Tocopherols are obtained from vegetable oils, beans, eggs, and milk. Vitamin E is a collective group in which alpha tocopherol is the main constituent. Vegetable oils contain a higher concentration of natural antioxidants, including tocopherols, than animal fats and are thus more stable.
The plural term “tocopherols” implies that there are several types of tocopherols. α, β, γ, ẟ tocopherols are the variants which are used in the food industry. The following chemical structure and table helps identify the different types of tocopherols found in commercial mixed tocopherol concentrates.
The main functionality of tocopherols is to preserve food colors and flavors by retarding deterioration, rancidity, or discoloration due to oxidation.
Tocopherols are highly synergistic with ascorbic acid and ascorbyl palmitate (an antioxidant formed by combining ascorbic acid with palmitic acid). Ascorbic acid is not fat soluble but ascorbyl palmitate is. So, combining them produces a fat-soluble antioxidant.3
Tocopherols are obtained by vacuum steam distillation of edible vegetable oil products.
Tocopherols can be used in an infinite number of food products. The following products are some examples:
- High-stability bakery oils that are rich in unsaturated fatty acids (e.g. linoleic and oleic). The tocopherols prevent the oil from oxidizing rapidly.
- Frying oils (as long as oil temperature does not exceed the boiling point of each tocopherol fraction)
- Cake and all-purpose shortenings
- Margarine and spreads
- Mayonnaise & dressings
- Baked products (refrigerated and frozen dough)
- Snack foods
- Breakfast cereals
Considerations when using tocopherols
- In their natural state, tocopherols are reddish-brown viscous liquids. Given their highly hydrophobic structure, tocopherols are only soluble in oil, the reason why they should be thoroughly mixed and incorporated into the dough or batter. Tocopherols could also include vegetable oil and carriers like lecithin to help them to be better incorporated into water.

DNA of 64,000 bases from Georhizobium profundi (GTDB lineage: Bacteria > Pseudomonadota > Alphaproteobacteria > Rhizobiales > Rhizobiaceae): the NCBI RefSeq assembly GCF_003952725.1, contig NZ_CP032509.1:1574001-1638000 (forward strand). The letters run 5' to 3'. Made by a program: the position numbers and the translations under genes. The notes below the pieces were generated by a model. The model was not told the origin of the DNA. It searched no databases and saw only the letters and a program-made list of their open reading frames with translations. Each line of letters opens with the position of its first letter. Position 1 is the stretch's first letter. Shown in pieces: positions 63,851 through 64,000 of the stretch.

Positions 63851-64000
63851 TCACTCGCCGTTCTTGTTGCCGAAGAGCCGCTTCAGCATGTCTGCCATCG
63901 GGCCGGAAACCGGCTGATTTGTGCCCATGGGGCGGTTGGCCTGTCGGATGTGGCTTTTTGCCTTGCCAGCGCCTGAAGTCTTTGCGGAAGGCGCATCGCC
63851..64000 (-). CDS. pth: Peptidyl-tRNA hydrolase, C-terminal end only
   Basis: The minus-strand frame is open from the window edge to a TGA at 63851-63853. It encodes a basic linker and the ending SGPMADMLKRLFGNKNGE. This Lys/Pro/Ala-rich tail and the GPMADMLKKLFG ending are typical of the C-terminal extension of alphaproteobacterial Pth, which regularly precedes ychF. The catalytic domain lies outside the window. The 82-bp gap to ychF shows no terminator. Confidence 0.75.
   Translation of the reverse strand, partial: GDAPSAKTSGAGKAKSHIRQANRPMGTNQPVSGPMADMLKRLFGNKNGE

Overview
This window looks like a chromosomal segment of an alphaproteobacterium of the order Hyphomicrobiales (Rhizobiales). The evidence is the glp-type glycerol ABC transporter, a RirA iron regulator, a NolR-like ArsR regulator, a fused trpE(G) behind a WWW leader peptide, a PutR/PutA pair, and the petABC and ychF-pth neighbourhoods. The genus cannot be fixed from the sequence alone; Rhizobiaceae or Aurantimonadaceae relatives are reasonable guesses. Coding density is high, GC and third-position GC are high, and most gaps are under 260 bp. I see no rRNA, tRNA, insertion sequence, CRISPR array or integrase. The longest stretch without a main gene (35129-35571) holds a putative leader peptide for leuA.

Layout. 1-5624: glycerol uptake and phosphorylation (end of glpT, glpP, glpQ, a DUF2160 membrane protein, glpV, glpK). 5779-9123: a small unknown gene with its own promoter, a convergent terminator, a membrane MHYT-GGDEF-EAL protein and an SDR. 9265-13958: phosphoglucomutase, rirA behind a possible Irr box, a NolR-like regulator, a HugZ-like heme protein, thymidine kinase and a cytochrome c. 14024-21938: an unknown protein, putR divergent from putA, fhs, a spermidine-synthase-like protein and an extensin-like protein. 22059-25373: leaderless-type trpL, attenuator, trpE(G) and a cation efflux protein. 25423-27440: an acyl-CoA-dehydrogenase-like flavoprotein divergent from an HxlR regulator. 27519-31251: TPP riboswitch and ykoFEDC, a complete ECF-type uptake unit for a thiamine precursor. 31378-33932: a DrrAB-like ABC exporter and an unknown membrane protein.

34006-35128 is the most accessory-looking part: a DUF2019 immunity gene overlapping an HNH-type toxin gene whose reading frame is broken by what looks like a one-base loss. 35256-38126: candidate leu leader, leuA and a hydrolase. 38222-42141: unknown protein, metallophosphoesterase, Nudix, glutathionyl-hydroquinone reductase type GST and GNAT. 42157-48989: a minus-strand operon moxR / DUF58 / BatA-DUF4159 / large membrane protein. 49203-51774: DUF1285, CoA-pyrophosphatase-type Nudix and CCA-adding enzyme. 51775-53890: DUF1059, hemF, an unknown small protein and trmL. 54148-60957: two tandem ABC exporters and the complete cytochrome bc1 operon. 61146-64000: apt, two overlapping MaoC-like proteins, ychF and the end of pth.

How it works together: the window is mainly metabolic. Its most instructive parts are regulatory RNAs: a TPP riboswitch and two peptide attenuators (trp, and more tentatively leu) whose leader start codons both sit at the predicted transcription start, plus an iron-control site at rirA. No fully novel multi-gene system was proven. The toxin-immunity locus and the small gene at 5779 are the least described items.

- Commercial preparations of this natural antioxidant usually contain 75% tocopherols (in all its chemical forms) and 25% vegetable oil.
- Usage levels usually range from 100 to 1500 ppm (based on flour weight). Final dose highly depends on the formulation, shelf-life expectations and packaging type.
- Tocopherols are readily degradable by heat, hence during processing they are partly destroyed. This is why higher doses are needed in comparison with other antioxidants, such as BHA or TBHQ. One way to make sure that the right concentration of tocopherols is obtained in the finished product is to analyze their concentration before and after thermal treatments (baking, roasting, frying, etc.).
- Tocopherols can be successfully sprayed on the surface of baked goods and other snack products. A solution containing 0.2% tocopherol in 96% ethanol can be used for such purposes.
Tocopherols are substances generally recognized as safe (GRAS) by the U.S. FDA when used in accordance with good manufacturing practices.4,5
- Shahidi, F., and Wanasundara, Janitha. “Antioxidants.” Food Additives Data Book, 2nd edition, Blackwell Publishing Ltd., 2011, pp. 96–99.
- Igoe, R.S. “Antioxidants.” Dictionary of Food Ingredients, 5th edition, Springer Science+Business Media, LLC, 2011, pp. 164–166.
- Msagati, T.A.M. “Antioxidants and Radical Scavengers.” Chemistry of Food Additives and Preservatives, John Wiley & Sons, Ltd., 2013, pp. 1–31.
- U.S. Food and Drug Administration, CFR – Code of Federal Regulations Title 21, Part 182 – Substances Generally Recognized As Safe, https://www.accessdata.fda.gov/scripts/cdrh/cfdocs/cfcfr/CFRSearch.cfm?CFRPart=182, Accessed 26 december 2020.
- U.S. Food and Drug Administration, CFR – Code of Federal Regulations Title 21, Part 184 – Direct Food Substances Affirmed As Generally Recognized As Safe, https://www.accessdata.fda.gov/scripts/cdrh/cfdocs/cfcfr/CFRSearch.cfm?CFRPart=184, Accessed 26 december 2020.